Using technology can make your class awesome. It can engage your students in the lessons and make ordinary tasks more interesting. However, you should be careful. If you use too much technology or for the wrong reasons, it will backfire.
Every teacher will have a better experience with technology by knowing what tools to use and when to use them.
Have I Used Too Many?
One of the most positive and effective changes I ever made to my teaching was to start using technology. For many years, I used tools like Evernote to keep track of lesson plans and Schoology to keep my curriculum organized. In the spring of 2014, I wanted to do more. I started asking students to use their cell phones daily to look up world news events. I then moved onto Kahoot. After positive results, I wanted to see how else I could use technology to engage students.
For the 2014–2015 year, I used whatever tool I could to help make my lessons more exciting and engaging. It was made all the easier when I began piloting Chromebooks half way through the year. Needless to say, I used a lot of different tools. How many? I used: Google Docs, Google Sheets, Google Slides, Google Forms, Google Maps, Google Books, Google Earth, Gmail, Google Keep, Remind, iMovie, Kahoot, Youtube, Piktochart, Hstry, Tagul, Wordle, Actively Learn, Schoology, Classcraft, a customized class leaderboard with Google Sheets. 21 in total.
What I Learned From Choosing Classroom Tools
Using those 21 different tools taught me a lot about what to use and when to use it.
Enhancement. Using technology can make an average lesson good and a good lesson awesome.
Familiarity. The other key lesson I learned from my technology immersion experiment was that while tools might be easy for me to navigate, I shouldn’t have expected the same experience for my students. There were many times when students voiced their frustration when confronted with a new “confusing” tool.
Speed. When I found a new tool, I wanted to dive right in and figure out all the cool ways it could help enhance my lesson. I would learn a tool within a couple hours and then be ready to start using it in class. When I used it with students, I often forgot that it took me an hour or two to figure everything out. I would often expect students to become familiar in 10 minutes. I have since slowed down and showed them many of the basics of whatever tool I use. I can no longer just assume that because I can move fast, all my student can as well.
Toolbox. Did I use too many different tools? I am clearly biased, but I don’t think so. I think that the way I approached the tools and the speed I expected adoption were unreasonable but the number was not. There are a lot of different ways learning history can be made more exciting and there is clearly a tool for every need. I surveyed students often about the technology and the feedback was overall positive. The trick is finding the right one for the right need.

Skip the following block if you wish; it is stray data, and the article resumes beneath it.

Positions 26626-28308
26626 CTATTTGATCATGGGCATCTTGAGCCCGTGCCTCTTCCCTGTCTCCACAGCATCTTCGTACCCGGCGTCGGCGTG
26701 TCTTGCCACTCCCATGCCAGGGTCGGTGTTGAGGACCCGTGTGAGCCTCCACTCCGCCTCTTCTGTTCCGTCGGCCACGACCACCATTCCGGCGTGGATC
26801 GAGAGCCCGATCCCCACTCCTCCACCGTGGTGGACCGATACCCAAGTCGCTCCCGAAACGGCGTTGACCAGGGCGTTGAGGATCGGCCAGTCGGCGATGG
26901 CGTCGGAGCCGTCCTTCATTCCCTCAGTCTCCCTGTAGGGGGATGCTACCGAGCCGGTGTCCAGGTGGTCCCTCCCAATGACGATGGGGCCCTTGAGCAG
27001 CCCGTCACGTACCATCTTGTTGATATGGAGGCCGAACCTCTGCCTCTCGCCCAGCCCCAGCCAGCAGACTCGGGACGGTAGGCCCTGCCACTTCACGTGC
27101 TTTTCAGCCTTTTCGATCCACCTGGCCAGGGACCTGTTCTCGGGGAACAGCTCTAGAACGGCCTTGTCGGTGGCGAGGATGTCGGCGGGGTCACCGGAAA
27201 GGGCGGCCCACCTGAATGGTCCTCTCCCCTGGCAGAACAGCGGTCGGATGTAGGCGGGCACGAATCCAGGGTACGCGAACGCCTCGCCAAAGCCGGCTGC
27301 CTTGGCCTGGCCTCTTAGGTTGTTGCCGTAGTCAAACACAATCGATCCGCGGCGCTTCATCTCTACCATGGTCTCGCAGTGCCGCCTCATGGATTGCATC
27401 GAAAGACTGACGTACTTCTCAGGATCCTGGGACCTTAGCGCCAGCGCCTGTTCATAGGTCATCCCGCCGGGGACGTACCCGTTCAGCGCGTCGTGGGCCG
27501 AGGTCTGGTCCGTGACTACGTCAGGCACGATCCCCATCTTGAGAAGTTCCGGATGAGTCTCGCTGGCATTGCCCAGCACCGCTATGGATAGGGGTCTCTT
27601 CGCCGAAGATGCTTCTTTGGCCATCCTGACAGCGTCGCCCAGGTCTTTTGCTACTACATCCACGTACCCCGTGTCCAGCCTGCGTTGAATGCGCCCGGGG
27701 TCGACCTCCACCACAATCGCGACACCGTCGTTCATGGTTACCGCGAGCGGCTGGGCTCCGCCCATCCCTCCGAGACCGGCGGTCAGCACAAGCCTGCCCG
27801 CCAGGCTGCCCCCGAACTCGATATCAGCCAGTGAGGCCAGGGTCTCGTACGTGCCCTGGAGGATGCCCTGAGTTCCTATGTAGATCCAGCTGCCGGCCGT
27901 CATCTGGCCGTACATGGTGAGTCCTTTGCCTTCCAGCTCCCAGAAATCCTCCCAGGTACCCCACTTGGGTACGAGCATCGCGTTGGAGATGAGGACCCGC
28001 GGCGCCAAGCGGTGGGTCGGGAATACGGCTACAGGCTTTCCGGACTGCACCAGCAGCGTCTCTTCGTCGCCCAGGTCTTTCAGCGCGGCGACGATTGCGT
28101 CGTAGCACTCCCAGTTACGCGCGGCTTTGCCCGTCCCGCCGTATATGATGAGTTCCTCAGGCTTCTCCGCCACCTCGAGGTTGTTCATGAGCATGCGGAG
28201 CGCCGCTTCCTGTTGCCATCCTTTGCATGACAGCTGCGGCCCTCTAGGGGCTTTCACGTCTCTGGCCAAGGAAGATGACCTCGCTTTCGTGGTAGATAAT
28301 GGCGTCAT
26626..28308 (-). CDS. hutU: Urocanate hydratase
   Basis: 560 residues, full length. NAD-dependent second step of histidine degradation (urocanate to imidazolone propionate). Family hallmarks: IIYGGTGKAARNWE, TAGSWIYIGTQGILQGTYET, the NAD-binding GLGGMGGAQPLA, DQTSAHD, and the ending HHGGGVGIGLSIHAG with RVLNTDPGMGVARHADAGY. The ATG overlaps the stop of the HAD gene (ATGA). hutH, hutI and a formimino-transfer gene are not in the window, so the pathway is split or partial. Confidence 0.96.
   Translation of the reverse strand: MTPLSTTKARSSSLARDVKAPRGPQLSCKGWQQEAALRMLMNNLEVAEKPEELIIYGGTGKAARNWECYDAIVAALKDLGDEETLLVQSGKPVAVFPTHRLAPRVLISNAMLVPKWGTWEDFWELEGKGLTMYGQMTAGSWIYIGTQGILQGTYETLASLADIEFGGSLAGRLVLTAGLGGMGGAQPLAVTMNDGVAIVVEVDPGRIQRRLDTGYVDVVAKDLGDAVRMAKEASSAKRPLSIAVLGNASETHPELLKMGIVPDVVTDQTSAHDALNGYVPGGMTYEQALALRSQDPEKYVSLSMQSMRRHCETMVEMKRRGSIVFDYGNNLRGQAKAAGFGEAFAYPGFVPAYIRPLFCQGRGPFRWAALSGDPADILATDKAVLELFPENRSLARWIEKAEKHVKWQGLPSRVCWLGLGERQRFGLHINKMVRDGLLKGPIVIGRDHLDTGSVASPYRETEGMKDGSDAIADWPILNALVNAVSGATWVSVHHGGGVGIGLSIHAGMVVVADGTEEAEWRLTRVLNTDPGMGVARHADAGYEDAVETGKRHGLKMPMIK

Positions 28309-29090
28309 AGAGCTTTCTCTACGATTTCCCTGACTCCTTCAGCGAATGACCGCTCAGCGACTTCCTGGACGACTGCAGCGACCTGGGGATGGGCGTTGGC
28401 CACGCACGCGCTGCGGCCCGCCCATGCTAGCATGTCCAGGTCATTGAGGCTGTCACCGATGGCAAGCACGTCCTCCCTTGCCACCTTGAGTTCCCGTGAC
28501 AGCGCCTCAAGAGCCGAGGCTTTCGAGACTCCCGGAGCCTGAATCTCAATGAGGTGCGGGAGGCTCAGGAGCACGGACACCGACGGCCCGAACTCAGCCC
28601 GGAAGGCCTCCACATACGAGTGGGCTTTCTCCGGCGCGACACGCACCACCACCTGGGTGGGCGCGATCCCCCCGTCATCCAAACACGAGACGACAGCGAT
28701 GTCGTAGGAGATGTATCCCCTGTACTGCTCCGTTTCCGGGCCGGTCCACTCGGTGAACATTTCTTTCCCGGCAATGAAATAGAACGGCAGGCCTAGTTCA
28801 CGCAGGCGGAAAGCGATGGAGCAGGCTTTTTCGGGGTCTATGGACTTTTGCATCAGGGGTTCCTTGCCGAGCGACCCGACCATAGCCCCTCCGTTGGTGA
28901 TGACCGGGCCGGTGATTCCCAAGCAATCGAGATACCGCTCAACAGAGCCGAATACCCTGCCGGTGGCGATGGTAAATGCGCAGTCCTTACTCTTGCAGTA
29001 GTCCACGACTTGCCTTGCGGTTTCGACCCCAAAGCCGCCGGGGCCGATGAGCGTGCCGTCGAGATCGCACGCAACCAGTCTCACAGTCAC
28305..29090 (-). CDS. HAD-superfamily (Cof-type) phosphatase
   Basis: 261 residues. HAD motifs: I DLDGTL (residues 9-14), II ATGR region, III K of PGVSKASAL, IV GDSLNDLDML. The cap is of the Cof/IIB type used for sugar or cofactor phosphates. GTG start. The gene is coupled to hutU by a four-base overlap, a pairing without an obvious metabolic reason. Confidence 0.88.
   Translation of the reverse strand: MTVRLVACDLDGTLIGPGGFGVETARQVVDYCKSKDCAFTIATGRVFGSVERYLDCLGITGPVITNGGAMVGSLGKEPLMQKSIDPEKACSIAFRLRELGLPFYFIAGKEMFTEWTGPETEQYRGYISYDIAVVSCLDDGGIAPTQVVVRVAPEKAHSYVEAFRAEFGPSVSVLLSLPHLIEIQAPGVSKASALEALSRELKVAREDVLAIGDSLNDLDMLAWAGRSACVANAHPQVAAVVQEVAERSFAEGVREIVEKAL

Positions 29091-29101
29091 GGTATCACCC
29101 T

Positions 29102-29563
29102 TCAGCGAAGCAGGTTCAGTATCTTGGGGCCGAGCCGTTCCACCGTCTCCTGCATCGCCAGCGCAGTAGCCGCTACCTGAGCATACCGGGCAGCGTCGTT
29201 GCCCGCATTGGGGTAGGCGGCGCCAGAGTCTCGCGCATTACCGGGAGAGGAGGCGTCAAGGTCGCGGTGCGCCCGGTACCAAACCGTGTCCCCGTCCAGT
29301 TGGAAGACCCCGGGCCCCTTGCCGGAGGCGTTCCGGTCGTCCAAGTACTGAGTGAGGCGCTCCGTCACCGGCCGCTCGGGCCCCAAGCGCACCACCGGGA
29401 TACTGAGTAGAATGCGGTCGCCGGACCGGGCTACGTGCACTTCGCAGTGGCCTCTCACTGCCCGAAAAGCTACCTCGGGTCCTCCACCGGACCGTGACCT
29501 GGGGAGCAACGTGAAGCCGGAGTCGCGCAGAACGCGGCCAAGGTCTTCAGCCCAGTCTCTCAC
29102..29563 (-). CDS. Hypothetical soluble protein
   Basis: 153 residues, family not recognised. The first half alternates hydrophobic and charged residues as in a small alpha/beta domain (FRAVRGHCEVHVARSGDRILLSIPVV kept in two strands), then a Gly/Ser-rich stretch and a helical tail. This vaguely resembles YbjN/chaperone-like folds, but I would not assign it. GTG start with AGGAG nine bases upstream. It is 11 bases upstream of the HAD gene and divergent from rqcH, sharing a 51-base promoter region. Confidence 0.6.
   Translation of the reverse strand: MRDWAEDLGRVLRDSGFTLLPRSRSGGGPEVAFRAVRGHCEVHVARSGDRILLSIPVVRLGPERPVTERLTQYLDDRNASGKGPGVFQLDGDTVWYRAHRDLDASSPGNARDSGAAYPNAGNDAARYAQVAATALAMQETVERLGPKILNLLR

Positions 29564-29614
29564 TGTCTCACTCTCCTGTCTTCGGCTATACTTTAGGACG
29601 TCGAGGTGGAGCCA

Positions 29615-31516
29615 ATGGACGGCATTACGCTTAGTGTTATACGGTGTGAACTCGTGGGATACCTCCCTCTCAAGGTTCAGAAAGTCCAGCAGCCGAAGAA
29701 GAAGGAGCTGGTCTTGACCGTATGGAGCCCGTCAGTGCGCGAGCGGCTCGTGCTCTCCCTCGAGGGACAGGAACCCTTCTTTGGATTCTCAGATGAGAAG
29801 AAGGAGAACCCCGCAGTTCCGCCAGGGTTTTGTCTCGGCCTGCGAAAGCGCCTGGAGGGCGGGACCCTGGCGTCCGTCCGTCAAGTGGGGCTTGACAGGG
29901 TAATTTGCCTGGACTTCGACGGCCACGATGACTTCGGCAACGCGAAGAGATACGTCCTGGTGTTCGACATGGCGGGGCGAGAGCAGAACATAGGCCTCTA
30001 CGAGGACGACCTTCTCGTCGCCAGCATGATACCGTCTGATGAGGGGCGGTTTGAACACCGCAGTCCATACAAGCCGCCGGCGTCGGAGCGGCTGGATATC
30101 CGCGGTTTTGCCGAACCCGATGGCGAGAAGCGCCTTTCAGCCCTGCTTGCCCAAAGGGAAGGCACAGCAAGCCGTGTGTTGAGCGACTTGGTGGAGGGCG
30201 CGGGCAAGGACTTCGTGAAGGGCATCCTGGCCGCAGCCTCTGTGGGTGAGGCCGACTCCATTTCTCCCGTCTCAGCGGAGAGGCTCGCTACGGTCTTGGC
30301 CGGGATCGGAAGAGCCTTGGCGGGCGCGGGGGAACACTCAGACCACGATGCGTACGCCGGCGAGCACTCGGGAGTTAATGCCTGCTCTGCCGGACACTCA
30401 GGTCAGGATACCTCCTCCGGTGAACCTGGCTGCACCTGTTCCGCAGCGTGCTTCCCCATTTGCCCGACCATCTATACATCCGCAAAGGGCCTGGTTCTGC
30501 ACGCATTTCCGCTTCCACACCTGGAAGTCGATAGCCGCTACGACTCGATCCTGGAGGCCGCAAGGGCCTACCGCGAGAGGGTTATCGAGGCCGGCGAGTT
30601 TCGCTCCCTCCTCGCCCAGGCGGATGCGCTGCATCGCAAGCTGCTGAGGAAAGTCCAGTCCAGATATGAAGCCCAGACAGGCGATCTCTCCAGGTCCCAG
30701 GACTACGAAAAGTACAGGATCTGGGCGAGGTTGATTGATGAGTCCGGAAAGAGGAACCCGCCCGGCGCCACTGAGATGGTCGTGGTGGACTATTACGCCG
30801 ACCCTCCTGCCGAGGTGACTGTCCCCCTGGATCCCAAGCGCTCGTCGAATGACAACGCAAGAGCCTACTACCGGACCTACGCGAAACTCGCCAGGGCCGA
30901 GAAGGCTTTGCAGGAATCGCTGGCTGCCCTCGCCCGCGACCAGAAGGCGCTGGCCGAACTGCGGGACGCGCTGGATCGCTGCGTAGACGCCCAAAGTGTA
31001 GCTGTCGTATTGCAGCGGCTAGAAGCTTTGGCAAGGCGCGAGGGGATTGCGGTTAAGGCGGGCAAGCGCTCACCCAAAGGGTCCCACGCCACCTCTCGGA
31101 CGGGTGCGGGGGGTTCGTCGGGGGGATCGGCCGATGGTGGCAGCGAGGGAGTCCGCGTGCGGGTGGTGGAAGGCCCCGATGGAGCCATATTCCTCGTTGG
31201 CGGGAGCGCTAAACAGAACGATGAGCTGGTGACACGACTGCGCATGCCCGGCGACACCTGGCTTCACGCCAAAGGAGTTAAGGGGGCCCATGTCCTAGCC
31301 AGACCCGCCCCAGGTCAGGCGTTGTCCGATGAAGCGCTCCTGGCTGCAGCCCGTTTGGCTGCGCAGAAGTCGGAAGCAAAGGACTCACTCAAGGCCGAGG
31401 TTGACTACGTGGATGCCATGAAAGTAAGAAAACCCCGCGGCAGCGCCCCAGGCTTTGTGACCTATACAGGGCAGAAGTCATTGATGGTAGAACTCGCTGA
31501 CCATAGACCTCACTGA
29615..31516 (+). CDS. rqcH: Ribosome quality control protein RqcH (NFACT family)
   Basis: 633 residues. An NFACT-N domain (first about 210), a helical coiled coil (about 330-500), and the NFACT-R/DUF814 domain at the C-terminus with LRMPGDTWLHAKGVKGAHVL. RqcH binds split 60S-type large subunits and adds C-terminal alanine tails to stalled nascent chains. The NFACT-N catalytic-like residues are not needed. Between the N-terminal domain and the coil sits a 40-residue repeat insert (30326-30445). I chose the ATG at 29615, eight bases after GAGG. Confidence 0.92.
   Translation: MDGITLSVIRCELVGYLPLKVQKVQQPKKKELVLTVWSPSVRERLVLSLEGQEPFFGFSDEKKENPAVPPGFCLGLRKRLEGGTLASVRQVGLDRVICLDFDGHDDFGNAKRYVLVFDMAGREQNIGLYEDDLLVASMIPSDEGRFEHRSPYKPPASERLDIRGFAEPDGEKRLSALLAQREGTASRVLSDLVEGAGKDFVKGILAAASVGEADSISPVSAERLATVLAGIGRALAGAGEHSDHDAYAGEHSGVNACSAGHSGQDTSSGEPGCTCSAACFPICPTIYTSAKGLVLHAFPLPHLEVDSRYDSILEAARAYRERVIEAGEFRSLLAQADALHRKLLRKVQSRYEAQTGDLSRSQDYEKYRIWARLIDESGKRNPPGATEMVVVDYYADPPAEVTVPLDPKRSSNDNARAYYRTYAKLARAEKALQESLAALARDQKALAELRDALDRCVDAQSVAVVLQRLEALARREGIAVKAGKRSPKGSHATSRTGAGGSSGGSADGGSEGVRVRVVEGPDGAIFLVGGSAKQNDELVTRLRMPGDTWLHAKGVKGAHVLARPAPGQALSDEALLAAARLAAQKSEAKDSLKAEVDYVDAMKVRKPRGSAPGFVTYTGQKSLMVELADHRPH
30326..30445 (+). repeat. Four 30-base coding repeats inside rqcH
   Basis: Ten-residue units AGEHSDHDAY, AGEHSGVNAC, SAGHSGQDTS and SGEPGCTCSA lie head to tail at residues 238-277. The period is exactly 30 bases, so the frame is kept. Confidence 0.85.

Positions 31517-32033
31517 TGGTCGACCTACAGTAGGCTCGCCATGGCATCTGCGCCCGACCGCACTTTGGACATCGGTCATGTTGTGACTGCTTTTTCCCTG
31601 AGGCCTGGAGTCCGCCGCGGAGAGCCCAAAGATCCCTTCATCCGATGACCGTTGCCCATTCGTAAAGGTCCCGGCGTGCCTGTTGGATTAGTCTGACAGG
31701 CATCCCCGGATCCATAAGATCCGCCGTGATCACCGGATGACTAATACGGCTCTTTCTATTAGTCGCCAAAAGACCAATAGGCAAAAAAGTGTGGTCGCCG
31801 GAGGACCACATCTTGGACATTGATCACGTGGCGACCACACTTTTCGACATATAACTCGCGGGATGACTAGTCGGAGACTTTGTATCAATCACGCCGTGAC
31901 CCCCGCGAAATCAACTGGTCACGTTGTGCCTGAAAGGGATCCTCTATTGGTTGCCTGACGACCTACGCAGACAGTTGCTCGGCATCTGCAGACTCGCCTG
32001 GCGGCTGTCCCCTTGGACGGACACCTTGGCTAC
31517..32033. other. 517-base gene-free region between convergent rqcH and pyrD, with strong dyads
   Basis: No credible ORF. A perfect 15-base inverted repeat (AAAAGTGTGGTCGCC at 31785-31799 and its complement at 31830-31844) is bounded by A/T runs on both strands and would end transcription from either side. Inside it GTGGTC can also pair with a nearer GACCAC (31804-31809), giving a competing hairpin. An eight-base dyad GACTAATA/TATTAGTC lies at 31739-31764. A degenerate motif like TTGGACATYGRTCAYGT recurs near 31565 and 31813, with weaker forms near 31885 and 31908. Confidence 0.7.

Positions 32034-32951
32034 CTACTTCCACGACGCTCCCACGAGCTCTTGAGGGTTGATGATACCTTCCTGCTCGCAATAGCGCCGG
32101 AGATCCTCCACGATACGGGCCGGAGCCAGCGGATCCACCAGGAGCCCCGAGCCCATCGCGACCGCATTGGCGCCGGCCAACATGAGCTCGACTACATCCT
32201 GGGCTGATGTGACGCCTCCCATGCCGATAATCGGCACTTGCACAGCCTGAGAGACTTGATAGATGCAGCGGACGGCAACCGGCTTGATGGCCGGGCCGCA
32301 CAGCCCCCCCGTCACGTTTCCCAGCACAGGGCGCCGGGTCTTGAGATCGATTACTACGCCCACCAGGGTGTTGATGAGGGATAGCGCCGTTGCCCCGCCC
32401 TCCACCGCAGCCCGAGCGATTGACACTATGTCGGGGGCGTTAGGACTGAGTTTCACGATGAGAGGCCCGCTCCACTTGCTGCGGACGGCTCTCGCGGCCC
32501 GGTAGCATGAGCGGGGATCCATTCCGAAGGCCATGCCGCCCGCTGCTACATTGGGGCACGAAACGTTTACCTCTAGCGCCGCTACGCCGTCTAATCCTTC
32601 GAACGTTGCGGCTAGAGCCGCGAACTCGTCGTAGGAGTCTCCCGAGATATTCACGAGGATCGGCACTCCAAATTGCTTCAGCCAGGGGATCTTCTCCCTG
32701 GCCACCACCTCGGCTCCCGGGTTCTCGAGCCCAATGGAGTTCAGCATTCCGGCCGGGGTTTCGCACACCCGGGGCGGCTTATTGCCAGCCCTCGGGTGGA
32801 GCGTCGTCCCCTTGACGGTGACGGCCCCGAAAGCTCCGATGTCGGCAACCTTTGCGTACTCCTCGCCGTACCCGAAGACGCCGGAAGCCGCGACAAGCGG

3 Questions For Choosing Classroom Technology Tools
The other aspect of my experiment was the actual finding and testing of different tools and approaches. Wading through the ocean of technology could have easily been a part-time job for me last year. For me, it was fun but I understand that most educators don’t have the time or interest in doing so.
When choosing tech tools, it is easy to fall into the trap of choosing tech for tech’s sake. To avoid this trap, use these 3 key question to help you decide:
1. Does this tool help students or is it just being used for technology’s sake?
2. How easily can the tool be set up?
3. Will it be enjoyable for the students?
When choosing, if all three are answered yes, then go forward with your techno-experiment. If the tool is everything you need but not fun, see if there are other options. Technology should make life easier, not more of a grind. Remember, if the tool is fun for you and the students, the students will be more engaged and more likely to be successful in your lesson.
How To Find The Right Tools
If you are looking for ideas on how to find the right tool, here are some helpful hints.
1. Use your colleagues. Seek out those other teachers in your school already experimenting with tools.
2. Use your online communities. If you are the pioneer yourself, there are online communities of teachers that can help you. Websites Edmodo, Schoology, and Twitter offer large communities of teachers already testing out the very strategies you might be looking to implement.
3. Use online resources Edsurge is an awesome website detailing the latest news in education technology. They have a fantastic index and a handy search tool. Need to find a tool for “Classroom Efficiency” or “Language Arts”? It’s all there. Narrow down what you want and see a list of tools.
Choosing classroom technology tools can be challenging. When it becomes stressful just remember, the right tool implemented the right way will make your teaching better and your students will learn better.
Question: What suggestions do you have about choosing the right tool for your classroom?